Jonathan Gold, vice president of National Retail Federation which represents 18,000 U.S. retailers, says members also have been levied by shipping companies with congestion charges to compensate for the for the extra time a vessel stays at port while cargo is being shorted out.
“It’s a very large issue that adds major costs to cargo owners,” he said. “We want to see better port operations overall that moves cargo quickly. We need a wider conversation with everyone involved in the supply chain, but it will take years to deal with the problem.”
Last month, the Federal Maritime Commission, the U.S. marine watchdog, voted to call in all parties involved to discuss the issue and come up with proposals to address the problem. It said that in many cases, congestion charges are deemed unfair since importers, exporters and truckers aren't responsible for the delays, and the regulator warned it could penalize unfair practices by shipping companies and terminal operators.
“The message from cargo owners, importers and exports is loud and clear,“ said FMCFMC0.23% Commissioner Richard Lidinsky. “These alliances and their big ships are causing major problems at U.S. ports and by our vote all parties involved will have to sit down over the next 90 days identify what went wrong and come up with solutions. After that, the FMC will have a clear picture and if needed get involved in specific cases with investigations, subpoenas and fines.”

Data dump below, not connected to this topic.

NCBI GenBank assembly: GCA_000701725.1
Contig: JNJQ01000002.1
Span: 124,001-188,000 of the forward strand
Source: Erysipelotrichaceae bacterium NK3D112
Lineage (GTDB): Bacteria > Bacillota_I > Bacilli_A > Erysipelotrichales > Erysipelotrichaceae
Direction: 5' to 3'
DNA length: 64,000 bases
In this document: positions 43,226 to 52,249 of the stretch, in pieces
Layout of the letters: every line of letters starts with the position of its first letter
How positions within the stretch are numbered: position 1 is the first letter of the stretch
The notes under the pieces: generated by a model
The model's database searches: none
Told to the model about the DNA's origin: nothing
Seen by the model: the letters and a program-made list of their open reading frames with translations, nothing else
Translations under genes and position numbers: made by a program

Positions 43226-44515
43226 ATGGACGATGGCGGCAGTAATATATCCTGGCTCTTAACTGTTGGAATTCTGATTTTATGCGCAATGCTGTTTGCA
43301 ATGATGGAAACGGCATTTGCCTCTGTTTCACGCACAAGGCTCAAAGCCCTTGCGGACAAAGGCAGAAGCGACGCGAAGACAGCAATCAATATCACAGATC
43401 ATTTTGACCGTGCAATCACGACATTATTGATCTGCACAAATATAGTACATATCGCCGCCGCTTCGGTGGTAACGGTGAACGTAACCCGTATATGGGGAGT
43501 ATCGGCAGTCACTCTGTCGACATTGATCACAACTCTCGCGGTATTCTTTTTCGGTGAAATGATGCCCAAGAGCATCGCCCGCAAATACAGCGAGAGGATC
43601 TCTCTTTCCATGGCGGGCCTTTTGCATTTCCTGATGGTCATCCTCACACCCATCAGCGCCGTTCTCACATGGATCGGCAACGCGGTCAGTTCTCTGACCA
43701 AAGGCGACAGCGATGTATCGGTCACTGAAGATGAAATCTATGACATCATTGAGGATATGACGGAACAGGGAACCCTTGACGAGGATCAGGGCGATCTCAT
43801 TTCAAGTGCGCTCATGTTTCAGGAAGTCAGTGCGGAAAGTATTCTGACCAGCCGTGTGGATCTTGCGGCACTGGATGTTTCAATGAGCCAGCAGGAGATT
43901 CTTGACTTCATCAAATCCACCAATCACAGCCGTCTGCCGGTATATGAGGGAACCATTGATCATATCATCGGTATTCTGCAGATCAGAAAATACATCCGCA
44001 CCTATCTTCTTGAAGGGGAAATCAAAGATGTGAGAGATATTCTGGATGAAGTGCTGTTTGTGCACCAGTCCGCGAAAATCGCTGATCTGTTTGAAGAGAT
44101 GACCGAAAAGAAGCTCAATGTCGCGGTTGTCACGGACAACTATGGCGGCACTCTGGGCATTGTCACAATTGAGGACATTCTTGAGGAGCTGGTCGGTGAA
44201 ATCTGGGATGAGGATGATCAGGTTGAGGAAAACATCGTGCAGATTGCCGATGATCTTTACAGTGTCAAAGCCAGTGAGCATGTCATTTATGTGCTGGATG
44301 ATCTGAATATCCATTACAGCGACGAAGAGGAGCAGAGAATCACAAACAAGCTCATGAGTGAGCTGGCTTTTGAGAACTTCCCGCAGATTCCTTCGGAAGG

“We had shippers telling us they are being regularly charged for the congestion by shipping companies. The operators cause the congestion and they want to profit on top of it. This is unacceptable,” Mr. Lidinsky said.
Maersk Line, the world’s biggest container operator with 15% of global capacity, according to the Singapore-based maritime research group Alphaliner, says the larger vessels actually improve efficiency as the cost savings are largely passed on to customers.
The FMC and the marine regulators from the European Union and China is set to meet in Brussels in May to discuss whether the alliances are in line with international competition practices and their role in congestion at U.S. ports.
The big players in the business have said that pooling their resources and deploying bigger ships—such as the Triple-E class, which can carry in excess of 18,000 containers—cuts their costs and provides better service to cargo owners.
The world’s two biggest alliances in capacity terms are the 2M and Ocean Three.
The 2M consists of A.P. Møller-Mærsk A/S’s Maersk Line of Denmark and Swiss-based Mediterranean Shipping Co., the world’s top 2 container lines, with a combined 28.2% of all capacity, according to Alphaliner. The 2M moves around 35% of all goods between Asia and Europe and controls a market share of 15% and 37% of goods moved on the trans-Pacific and trans-Atlantic routes, respectively.
Ocean Three, consisting France’s CMA CGM, China Shipping Container Lines Co. and Middle East shipping major United Arab Shipping Co., controls a 20% slice of all cargo between Asia and Europe and 13% and 7% across the Pacific and Atlantic oceans, respectively.